"A Century of Progress in Spaceflight: At the Midpoint"
Dr. George C. Nield, Chicago, Illinois
May 27, 2010

National Space Society’s 29th Annual International Space Development Conference

Good morning.

I’m very pleased and honored to have the opportunity to kick off the International Space Development Conference this year.

A lot has happened in the world of commercial space transportation since we met in Orlando back in 2009.

A year ago, I began my remarks by saying that the commercial space transportation industry was determined to establish itself as the keystone supporting the future of both suborbital space and low-earth orbit.

A year’s worth of milestones – including the Augustine Commission Report, release of the Administration’s Budget Request, and much, much more – would suggest that construction is well underway.

I want to talk about that this morning, about where we’ve been and where we’re headed in space. But before I do, let me briefly set up a framework for the discussion.

A Century of Progress

On this day – May 27th – in 1933, the Century of Progress Exposition opened here in Chicago on the lake front where McCormick Place and the Adler Planetarium stand today. The Exposition was, in effect, a world’s fair, held right in the middle of the Great Depression, yet it was still able to attract nearly 49 million visitors.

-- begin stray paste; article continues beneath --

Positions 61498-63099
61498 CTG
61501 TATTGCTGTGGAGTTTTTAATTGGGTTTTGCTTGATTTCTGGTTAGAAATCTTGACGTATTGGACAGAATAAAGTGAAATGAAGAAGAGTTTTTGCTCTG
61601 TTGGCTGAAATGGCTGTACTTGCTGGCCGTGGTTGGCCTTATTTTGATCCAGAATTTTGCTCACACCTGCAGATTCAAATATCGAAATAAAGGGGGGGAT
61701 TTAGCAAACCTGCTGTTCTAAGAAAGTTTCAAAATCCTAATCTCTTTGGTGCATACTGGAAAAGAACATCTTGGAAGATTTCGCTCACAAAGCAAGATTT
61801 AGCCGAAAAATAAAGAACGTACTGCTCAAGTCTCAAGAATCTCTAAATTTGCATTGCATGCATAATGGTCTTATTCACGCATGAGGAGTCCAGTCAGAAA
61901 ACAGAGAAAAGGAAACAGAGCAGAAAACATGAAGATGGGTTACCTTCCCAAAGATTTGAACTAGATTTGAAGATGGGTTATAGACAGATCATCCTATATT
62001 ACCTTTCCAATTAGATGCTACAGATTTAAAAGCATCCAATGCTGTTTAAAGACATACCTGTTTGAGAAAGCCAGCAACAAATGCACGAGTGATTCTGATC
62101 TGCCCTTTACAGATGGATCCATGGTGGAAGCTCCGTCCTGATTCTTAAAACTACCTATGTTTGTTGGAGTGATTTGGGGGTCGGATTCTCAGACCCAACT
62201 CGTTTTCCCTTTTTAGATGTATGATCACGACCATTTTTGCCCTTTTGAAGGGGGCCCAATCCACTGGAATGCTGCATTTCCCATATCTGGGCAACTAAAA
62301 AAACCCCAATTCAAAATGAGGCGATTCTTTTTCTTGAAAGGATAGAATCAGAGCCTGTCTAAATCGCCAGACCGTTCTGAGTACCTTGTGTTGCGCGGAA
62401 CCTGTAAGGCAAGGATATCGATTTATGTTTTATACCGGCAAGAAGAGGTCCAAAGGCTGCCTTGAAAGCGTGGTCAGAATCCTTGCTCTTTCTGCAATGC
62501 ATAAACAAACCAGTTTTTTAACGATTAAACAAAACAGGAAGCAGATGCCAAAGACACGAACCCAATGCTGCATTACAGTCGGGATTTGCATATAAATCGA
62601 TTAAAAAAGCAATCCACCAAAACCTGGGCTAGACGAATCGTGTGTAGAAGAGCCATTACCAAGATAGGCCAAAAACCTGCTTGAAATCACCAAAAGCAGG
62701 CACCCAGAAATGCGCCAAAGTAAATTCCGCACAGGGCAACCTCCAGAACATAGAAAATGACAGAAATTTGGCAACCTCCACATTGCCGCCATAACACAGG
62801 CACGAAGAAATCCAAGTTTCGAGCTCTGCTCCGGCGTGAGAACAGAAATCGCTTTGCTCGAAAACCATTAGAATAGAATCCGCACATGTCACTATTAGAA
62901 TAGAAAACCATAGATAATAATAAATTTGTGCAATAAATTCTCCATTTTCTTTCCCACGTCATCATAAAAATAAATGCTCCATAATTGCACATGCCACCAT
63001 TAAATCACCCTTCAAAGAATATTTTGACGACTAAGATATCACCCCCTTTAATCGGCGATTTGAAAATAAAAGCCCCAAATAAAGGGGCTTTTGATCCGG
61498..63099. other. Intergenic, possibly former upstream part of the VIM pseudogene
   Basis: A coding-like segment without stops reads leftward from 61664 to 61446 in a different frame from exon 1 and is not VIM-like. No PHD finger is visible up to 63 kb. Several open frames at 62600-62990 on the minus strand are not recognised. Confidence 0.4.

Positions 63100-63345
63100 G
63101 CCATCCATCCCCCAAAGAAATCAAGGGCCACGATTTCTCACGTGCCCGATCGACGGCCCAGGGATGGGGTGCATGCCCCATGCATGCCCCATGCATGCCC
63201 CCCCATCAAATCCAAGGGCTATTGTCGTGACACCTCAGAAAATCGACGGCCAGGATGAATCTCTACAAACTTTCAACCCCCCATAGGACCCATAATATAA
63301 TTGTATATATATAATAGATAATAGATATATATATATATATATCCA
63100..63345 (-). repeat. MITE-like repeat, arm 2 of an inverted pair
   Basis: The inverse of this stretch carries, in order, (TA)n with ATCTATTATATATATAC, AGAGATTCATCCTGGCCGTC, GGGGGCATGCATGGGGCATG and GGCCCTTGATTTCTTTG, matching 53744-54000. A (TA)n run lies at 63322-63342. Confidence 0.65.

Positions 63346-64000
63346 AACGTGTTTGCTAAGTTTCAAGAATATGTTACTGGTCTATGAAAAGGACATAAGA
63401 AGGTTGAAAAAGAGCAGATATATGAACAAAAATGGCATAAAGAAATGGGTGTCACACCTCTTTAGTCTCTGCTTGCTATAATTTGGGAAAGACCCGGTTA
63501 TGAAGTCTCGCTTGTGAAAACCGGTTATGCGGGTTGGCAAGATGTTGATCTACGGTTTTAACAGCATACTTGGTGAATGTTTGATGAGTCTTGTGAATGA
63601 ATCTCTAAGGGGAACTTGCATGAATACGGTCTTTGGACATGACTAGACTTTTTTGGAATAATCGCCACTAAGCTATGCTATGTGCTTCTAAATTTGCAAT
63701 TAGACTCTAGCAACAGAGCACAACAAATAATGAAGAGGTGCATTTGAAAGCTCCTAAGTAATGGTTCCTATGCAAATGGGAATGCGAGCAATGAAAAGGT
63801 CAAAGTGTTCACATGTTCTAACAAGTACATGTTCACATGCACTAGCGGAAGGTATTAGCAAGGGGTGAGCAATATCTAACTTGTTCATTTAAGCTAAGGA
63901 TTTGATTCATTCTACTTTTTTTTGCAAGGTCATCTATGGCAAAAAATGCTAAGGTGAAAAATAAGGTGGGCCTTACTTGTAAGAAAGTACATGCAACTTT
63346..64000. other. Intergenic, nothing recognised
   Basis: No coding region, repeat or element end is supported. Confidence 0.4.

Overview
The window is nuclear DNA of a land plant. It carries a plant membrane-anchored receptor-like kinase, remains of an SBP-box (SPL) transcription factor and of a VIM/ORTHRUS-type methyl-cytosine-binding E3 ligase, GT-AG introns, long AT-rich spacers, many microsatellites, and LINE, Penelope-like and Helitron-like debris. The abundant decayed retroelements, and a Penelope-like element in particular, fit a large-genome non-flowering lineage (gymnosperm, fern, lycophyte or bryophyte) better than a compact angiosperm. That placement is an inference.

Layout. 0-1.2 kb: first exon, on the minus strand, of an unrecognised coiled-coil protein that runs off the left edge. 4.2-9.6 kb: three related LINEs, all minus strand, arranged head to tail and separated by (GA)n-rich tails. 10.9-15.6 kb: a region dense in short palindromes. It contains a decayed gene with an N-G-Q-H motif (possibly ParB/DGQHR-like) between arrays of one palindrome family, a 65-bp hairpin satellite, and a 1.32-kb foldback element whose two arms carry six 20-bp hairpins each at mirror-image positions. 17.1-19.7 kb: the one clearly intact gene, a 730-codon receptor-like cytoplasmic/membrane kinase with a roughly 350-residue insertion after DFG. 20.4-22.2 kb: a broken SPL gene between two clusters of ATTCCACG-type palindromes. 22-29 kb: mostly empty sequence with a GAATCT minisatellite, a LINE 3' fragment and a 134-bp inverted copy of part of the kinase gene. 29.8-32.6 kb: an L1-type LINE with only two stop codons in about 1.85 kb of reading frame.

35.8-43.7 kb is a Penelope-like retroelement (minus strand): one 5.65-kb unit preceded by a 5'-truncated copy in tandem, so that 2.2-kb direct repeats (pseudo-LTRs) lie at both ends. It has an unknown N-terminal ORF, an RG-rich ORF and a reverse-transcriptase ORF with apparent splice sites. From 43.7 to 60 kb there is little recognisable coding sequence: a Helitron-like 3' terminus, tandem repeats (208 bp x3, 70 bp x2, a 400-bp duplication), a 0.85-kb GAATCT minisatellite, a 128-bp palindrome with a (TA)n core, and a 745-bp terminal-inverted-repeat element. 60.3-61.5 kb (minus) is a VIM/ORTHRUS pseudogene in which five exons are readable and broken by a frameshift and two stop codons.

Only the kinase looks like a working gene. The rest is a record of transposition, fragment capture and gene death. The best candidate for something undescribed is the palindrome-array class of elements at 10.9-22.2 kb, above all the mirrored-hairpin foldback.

The fair focused heavily on technological innovation. In fact, the 1933 exposition actually opened at night when the lights were switched on using solar power collected by telescope from the star, Arcturus.

An historian reports that the exhibits at the 1933 fair “drove home the message that cooperation between science, business, and government could pave the way to a better future.”

That, of course, is a message that would certainly apply to current discussions about the future of the United States in Space. And the name of the 1933 Exposition, “A Century of Progress,” may someday apply just as well to the history of human space flight.

We are, in fact, almost exactly at the midpoint in the first century of human space flight that began April 12, 1961 with the launch of Yuri Gagarin. That event set in motion a huge burst of energy and achievement, and took humanity outside the confines of our planet for the very first time.